This past week, the Basque town of Guernica recounted the sorrow and devastation inflicted 80 years ago. On that fateful late afternoon of April 26th 1937, German and Italian aircrafts, at the urging of their ally, General Franco and his right-wing Nationalists, unleashed their bombs on unsuspecting civilians.
Just nine months before, Franco had led a coup against Spain’s Republican government dragging the country into a civil war. The Nationalists eventually triumphed and Franco ruled Spain for the next 36 years.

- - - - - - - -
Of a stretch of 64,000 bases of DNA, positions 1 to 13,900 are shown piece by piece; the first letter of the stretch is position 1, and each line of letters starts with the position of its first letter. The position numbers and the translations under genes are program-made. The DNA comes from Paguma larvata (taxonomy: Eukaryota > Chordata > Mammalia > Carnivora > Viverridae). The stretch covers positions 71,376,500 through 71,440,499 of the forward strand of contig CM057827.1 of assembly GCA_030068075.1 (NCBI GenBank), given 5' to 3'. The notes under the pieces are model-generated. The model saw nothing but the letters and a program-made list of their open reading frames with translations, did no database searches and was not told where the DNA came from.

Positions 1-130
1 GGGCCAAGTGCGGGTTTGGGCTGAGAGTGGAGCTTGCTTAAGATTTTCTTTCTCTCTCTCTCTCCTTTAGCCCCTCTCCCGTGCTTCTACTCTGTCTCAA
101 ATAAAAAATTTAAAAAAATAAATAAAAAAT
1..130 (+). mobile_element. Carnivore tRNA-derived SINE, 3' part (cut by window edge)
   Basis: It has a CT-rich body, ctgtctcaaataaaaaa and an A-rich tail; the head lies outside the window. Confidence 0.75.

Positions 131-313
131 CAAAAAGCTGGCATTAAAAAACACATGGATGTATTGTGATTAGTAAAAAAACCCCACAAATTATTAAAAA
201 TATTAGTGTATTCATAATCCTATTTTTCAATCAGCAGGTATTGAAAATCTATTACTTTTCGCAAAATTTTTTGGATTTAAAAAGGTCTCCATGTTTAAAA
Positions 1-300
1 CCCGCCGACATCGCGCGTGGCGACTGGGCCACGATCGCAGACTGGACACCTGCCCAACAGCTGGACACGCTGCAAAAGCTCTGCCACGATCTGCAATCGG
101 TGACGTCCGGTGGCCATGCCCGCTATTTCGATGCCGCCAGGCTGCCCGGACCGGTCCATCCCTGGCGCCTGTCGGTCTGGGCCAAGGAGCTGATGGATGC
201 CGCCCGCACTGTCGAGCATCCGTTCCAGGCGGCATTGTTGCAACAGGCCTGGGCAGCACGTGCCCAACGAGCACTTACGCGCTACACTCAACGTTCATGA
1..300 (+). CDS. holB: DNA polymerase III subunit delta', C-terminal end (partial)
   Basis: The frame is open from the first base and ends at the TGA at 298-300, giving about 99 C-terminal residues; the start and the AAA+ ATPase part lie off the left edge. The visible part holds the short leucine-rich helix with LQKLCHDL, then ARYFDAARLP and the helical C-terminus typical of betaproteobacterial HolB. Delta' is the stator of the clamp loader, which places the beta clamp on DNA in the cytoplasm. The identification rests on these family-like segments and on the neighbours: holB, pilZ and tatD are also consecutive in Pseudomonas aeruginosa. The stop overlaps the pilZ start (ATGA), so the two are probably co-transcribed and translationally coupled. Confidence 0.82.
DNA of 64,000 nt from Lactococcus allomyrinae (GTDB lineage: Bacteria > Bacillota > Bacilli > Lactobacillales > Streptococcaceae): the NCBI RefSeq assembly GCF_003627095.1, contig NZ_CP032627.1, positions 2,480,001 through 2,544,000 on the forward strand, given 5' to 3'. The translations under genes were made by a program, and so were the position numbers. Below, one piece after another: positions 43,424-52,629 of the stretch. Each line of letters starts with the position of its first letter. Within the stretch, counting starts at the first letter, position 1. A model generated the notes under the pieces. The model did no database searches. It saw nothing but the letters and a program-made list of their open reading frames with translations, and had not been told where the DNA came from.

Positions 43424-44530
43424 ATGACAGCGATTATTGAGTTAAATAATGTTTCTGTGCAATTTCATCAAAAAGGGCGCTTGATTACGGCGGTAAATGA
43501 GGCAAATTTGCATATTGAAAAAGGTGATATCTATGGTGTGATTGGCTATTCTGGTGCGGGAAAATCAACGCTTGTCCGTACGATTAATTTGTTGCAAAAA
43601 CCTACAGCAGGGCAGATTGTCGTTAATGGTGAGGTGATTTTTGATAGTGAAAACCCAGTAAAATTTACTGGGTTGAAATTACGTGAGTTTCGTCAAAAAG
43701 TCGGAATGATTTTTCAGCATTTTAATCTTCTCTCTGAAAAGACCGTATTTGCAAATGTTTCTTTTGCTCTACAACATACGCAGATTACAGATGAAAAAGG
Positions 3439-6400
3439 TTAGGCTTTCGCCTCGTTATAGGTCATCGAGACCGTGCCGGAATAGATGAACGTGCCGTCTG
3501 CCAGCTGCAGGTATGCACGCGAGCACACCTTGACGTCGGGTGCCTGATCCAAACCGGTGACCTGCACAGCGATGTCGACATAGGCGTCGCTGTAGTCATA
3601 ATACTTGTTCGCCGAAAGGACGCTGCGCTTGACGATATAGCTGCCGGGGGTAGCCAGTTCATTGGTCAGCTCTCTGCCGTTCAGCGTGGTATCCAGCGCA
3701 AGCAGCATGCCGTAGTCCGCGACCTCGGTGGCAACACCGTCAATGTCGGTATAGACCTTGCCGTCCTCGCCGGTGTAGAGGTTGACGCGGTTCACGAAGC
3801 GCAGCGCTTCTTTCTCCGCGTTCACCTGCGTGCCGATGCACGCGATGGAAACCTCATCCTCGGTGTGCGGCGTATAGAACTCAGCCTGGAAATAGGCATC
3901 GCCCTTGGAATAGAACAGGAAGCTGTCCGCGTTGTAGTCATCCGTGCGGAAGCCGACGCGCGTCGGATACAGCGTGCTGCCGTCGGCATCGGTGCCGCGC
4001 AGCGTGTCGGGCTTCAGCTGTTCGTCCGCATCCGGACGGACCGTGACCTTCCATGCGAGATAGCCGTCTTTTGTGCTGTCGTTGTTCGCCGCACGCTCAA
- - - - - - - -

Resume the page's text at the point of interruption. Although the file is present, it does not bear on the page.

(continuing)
For a long time, the word Guernica stirred powerful emotions among Spaniards and Europeans who witnessed the destruction wreaked by Fascism. It was a crime against humanity that shocked the world, and was later immortalized by Picasso’s famous expressionist mural. However, the 80th anniversary has received rather scant attention in the US. In my classes last week, I tried to explain to my students why Guernica should remain historically relevant to citizenry across the globe.